An emotional roller coaster this trip, but here are some of the highlights—
Watching the faces of those we gave rain boots and socks. Most of us think that they are just providing protection from the mud and rain. The boots mean protection from the snakes and insects, from foot fungus and most importantly — now being able to obtain work in the fields because they have proper protection.
Hugs, squeezes and kisses abounded this year from the patients. When I wrapped a hand-made shawl (I collected about 50 of them from knitters locally and across the US) around an elderly woman, she said to me: May you be blessed today, may you be blessed tomorrow and may you be blessed for the rest of your life.
Marveling at the way a small pueblo of men gathered stones and wood to help move our school bus inch by inch across a deep muddy impasse.
Equally marveled at my team of gringos and Nicaraguans working tirelessly each day.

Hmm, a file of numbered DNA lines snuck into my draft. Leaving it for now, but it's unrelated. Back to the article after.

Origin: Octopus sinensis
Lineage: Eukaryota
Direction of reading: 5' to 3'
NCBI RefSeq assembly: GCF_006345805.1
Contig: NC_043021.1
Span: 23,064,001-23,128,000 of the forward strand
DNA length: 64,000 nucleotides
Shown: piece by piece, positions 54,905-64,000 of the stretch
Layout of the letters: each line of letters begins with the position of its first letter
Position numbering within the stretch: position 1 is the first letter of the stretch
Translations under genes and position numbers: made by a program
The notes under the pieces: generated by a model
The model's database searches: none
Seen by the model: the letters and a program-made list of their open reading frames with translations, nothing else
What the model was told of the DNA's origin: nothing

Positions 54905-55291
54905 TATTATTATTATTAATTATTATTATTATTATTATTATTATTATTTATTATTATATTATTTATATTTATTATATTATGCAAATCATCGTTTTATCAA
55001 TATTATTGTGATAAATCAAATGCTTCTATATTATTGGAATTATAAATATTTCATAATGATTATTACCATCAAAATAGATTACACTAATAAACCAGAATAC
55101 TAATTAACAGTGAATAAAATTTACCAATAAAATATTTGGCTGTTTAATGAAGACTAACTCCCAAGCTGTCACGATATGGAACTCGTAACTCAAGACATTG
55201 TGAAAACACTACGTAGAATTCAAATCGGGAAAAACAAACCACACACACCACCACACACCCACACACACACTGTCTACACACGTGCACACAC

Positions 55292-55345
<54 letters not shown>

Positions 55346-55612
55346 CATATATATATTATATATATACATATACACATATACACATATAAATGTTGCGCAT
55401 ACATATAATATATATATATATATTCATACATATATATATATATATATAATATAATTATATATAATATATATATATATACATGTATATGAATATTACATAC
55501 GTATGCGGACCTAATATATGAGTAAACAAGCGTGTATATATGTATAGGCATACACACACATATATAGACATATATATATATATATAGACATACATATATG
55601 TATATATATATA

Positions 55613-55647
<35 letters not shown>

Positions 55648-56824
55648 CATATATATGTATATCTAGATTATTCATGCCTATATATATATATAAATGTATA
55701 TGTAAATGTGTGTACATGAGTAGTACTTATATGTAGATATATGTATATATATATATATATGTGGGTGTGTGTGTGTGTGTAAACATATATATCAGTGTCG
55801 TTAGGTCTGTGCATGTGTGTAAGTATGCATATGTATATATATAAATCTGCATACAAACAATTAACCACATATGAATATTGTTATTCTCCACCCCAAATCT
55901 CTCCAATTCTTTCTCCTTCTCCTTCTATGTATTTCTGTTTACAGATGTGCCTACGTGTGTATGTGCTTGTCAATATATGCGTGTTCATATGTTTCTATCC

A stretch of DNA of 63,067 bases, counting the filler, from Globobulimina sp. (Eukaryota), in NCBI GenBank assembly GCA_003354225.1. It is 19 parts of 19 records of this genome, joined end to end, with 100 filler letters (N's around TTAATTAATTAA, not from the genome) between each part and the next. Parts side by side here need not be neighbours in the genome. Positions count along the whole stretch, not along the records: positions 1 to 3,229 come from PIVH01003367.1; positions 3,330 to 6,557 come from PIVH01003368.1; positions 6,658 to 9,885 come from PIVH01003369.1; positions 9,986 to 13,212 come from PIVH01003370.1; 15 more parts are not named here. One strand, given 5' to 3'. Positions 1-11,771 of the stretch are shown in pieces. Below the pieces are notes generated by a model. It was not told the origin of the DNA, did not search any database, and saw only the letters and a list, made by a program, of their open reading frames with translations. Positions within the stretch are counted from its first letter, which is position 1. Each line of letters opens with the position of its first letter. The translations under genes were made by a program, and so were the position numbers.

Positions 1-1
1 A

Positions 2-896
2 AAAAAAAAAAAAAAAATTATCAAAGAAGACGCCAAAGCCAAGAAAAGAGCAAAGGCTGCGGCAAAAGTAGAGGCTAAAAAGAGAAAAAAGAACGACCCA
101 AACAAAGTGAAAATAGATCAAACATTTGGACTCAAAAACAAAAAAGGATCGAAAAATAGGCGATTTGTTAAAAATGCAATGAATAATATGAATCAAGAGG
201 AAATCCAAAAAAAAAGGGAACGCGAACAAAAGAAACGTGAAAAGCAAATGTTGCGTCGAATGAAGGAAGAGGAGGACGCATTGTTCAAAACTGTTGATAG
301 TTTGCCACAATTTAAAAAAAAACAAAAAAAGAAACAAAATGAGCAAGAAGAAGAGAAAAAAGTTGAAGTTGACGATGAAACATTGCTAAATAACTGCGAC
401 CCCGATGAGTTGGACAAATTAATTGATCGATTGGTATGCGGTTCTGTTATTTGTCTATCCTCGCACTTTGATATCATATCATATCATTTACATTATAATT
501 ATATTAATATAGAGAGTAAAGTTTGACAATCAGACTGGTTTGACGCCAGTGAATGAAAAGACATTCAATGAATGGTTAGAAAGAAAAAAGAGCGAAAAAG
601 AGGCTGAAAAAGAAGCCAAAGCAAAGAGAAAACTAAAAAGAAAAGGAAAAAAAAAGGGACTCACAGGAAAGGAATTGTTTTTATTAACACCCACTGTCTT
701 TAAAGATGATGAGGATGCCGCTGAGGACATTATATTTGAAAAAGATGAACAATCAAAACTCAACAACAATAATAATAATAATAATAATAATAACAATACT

Appreciating that MINSA was present at each of our clinic days, immunizing everyone for tetanus and providing PAP smears for the women.
Playing piñata with the children from the orphanage and showering them (literally) with about 30 pounds of chocolate pieces.
Always amazed at how humble, kind and appreciative our patients are.
Equally amazed how our team of interpreters take on multiple job descriptions because they
value our work and take such deep pride in their country and countrymen.
Connecting with Moises Ghintis and his brother from Ometepe Island who traveled by ferry many hours to meet with us for Shabbat in Granada. (Zachary and I met him two years ago). Moises' grandfather was the Rabbi in Managua- pre-Sandinista movement. An emotional morning with Rabbi Chana Leslie Glazer and Russell Scheinberg leading shabbat prayers.
Re-connecting with Mr. Gerald Smith from Managua on Shabbat, a member of the Nicaraguan Jewish community.
Giving thanks each day and gratitude for our strong relationship with Globe International and Joy Pulsifer, who is an extraordinary missionary and who has an amazing zest for life.
And so this year our hearts were full, as we touched the lives of those in need and in return our lives were transformed as well. Thank you to my tireless team and to everyone who has supported our organization both financially and emotionally and of course, for following our annual blog. Hasta el próximo tiempo! (Until next time!)